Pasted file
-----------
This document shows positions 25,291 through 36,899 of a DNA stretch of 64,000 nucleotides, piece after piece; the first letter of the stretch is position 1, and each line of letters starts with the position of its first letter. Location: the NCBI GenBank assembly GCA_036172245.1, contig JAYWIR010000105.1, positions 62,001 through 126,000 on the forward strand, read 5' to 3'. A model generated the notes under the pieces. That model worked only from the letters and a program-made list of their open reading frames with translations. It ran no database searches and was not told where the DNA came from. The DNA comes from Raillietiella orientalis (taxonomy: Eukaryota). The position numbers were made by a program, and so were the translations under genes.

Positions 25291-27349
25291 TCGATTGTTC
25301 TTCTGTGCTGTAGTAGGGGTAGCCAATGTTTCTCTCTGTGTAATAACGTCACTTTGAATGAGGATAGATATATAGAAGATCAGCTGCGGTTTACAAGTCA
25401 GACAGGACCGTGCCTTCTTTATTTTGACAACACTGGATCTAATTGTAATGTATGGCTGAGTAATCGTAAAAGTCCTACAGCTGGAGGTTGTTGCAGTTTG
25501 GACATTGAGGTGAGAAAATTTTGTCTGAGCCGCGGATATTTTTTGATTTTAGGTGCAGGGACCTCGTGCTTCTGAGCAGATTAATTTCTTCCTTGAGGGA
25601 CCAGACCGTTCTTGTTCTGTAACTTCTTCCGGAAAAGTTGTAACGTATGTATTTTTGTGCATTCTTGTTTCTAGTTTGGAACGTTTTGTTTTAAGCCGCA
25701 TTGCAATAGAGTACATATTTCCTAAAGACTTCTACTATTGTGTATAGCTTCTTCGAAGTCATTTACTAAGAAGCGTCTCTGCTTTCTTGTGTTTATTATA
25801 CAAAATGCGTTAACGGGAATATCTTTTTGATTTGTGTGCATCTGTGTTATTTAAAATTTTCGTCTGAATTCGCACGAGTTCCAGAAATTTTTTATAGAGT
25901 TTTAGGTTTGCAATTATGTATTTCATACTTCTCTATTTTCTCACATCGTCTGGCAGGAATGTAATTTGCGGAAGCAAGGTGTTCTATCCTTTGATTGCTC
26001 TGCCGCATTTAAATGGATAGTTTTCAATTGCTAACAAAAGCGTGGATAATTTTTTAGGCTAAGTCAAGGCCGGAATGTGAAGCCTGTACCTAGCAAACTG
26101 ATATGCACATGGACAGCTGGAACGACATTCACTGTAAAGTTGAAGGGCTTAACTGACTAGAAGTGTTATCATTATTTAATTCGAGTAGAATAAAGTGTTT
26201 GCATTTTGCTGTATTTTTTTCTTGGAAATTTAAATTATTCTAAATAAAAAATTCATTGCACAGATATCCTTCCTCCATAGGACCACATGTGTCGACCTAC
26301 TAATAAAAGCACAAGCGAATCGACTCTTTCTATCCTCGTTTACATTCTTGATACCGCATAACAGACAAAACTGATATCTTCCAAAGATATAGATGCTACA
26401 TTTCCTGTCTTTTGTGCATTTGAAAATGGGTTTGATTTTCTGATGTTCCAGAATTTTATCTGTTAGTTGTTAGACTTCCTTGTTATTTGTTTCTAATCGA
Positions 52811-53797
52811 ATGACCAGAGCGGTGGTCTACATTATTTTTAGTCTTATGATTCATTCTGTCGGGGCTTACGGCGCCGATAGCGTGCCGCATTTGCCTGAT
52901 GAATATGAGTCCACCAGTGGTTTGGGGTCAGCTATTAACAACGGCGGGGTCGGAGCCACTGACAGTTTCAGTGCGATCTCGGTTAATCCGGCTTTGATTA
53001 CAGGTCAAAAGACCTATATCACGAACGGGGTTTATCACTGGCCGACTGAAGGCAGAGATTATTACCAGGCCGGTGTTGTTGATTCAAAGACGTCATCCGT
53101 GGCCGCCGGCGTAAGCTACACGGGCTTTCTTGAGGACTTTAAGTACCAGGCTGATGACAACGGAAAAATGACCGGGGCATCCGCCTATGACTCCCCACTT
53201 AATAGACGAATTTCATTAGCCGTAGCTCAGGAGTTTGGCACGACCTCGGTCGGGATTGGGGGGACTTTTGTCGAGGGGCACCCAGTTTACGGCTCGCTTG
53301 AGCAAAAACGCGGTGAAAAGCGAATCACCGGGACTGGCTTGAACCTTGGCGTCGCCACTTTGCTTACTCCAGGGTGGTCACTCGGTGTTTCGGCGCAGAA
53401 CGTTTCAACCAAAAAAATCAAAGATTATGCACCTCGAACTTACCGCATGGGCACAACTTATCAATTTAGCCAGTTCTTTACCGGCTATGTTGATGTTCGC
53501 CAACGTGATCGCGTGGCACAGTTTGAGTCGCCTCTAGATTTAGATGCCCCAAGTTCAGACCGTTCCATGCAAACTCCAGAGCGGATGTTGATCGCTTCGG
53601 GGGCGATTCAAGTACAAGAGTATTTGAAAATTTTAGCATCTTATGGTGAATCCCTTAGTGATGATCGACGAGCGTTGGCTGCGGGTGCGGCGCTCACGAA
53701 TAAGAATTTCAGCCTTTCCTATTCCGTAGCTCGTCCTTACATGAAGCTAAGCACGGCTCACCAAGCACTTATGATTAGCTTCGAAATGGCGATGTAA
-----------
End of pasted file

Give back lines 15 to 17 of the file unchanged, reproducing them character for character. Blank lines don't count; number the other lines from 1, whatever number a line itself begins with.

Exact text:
26401 TTTCCTGTCTTTTGTGCATTTGAAAATGGGTTTGATTTTCTGATGTTCCAGAATTTTATCTGTTAGTTGTTAGACTTCCTTGTTATTTGTTTCTAATCGA
Positions 52811-53797
52811 ATGACCAGAGCGGTGGTCTACATTATTTTTAGTCTTATGATTCATTCTGTCGGGGCTTACGGCGCCGATAGCGTGCCGCATTTGCCTGAT